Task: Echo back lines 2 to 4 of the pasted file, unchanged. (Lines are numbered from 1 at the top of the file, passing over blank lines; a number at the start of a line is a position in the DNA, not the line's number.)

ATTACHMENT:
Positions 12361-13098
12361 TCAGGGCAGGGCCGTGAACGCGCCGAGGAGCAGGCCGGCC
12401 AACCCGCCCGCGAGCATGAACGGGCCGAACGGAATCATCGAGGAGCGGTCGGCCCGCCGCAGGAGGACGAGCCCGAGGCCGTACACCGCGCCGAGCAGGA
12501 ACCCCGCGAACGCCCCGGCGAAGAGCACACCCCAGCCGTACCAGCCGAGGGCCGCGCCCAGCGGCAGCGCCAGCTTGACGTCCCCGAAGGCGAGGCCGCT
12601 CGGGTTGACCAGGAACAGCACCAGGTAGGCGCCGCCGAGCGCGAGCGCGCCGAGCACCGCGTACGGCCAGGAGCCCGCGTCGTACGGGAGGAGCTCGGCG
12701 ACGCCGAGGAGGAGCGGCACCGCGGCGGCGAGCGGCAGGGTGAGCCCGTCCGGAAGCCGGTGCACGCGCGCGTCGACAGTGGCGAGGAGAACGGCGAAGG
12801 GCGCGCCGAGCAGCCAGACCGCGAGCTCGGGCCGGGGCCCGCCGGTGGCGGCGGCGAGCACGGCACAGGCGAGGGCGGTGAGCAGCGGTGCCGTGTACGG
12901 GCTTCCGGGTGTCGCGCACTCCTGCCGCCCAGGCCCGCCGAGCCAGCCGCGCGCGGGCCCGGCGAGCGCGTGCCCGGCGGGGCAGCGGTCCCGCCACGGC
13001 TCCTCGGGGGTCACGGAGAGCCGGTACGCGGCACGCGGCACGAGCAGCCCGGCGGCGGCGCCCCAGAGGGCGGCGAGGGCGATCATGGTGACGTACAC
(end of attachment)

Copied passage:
12361 TCAGGGCAGGGCCGTGAACGCGCCGAGGAGCAGGCCGGCC
12401 AACCCGCCCGCGAGCATGAACGGGCCGAACGGAATCATCGAGGAGCGGTCGGCCCGCCGCAGGAGGACGAGCCCGAGGCCGTACACCGCGCCGAGCAGGA
12501 ACCCCGCGAACGCCCCGGCGAAGAGCACACCCCAGCCGTACCAGCCGAGGGCCGCGCCCAGCGGCAGCGCCAGCTTGACGTCCCCGAAGGCGAGGCCGCT